WASHINGTON: Mediterranean diet loaded with fresh fruits and vegetables, lean proteins and healthy fats for six months may benefit people with HIV and Type 2 diabetes.
According to researchers, through healthy food and snacks HIV-positive people were more likely to adhere to their medication regimens, and people with type 2 diabetes, were less depressed and less likely to make trade-offs between food and healthcare.
The study, which appeared online in the Journal of Urban Health, was designed to evaluate whether helping people get medically appropriate, comprehensive nutrition would improve their health.
“We saw significant improvements in food security and in outcomes related to all three mechanisms through which we posited food insecurity may affect HIV and diabetes health–nutritional, mental health, and behavioral,” said Kartika Palar from University Of California – San Francisco.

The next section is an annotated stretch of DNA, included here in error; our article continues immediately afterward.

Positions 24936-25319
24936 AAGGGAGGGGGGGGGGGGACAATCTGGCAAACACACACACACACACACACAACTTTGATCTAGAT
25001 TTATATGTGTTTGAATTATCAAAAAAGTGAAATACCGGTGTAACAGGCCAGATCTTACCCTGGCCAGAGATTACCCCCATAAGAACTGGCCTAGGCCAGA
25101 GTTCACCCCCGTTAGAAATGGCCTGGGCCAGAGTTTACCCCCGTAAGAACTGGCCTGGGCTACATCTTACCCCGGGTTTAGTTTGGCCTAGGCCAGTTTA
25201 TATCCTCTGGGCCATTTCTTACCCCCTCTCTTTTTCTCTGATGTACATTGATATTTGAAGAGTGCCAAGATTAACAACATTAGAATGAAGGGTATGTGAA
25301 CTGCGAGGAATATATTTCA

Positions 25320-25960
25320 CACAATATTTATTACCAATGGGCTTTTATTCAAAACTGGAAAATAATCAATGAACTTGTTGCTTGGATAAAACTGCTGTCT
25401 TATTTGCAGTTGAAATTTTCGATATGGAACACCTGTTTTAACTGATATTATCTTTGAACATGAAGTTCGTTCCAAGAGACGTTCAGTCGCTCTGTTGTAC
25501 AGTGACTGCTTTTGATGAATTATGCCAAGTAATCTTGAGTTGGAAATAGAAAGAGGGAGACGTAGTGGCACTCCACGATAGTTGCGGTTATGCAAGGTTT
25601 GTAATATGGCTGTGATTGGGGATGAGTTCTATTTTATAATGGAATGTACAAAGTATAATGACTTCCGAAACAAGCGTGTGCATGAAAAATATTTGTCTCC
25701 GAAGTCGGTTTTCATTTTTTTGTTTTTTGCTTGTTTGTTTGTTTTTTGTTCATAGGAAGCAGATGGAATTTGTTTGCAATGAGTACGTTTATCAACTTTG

“We saw dramatic improvements in depression, the distress of having diabetes, diabetes self-management, trading-off between food and healthcare and HIV medication adherence,” Palar added.
They included 52 participants in the study.
They found number of people with diabetes who achieved optimal blood sugar control increased, and decreases in hospitalizations or emergency department visits, but these changes did not reach statistical significance. Participants with diabetes also consumed less sugar and lost weight.
The researchers followed the participants for six months and found they consumed fewer fats, while increasing their consumption of fruits and vegetables.
Overall, those in the study had fewer symptoms of depression and were less likely to binge drink. For those with HIV, adherence to antiretroviral therapy increased from 47 to 70 percent.
The meals and snacks, which participants picked up twice a week, were based on the Mediterranean diet and featured fresh fruits and vegetables, lean proteins, healthy fats like olive oil, and whole grains.
“This study highlights the vital role that community-based food support organisations can play in supporting health and well-being of chronically ill populations who struggle to afford basic needs,” said senior study author Sheri Weiser.